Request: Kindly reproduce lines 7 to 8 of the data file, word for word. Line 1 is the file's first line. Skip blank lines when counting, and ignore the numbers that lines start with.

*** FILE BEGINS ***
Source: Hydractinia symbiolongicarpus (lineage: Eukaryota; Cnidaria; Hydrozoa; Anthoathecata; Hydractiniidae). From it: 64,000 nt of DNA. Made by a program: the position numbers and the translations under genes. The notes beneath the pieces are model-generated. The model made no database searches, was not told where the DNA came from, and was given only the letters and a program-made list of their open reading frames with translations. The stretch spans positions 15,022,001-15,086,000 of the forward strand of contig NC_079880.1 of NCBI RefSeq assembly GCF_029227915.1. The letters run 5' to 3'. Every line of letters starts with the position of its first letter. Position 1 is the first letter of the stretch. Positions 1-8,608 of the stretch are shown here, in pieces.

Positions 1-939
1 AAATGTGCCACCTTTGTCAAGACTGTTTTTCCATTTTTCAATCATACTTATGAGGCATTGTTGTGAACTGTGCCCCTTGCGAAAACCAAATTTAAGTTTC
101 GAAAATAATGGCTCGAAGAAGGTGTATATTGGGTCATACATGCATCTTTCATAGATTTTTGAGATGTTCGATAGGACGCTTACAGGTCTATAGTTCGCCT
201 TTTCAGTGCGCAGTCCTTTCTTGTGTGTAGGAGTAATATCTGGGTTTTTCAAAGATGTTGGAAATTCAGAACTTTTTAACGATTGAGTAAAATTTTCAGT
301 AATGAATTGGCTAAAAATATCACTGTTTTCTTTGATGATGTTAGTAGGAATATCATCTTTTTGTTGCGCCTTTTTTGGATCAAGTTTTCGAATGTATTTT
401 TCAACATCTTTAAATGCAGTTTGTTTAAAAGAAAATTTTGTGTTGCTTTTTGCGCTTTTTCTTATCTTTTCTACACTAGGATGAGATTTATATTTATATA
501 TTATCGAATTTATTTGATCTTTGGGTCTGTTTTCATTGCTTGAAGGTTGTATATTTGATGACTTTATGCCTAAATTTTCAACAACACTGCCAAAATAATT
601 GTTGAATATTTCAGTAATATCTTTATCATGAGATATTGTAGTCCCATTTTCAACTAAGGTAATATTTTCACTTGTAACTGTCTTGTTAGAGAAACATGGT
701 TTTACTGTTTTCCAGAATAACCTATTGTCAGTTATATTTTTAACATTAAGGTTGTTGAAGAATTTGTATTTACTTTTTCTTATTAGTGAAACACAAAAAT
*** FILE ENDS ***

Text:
401 TCAACATCTTTAAATGCAGTTTGTTTAAAAGAAAATTTTGTGTTGCTTTTTGCGCTTTTTCTTATCTTTTCTACACTAGGATGAGATTTATATTTATATA
501 TTATCGAATTTATTTGATCTTTGGGTCTGTTTTCATTGCTTGAAGGTTGTATATTTGATGACTTTATGCCTAAATTTTCAACAACACTGCCAAAATAATT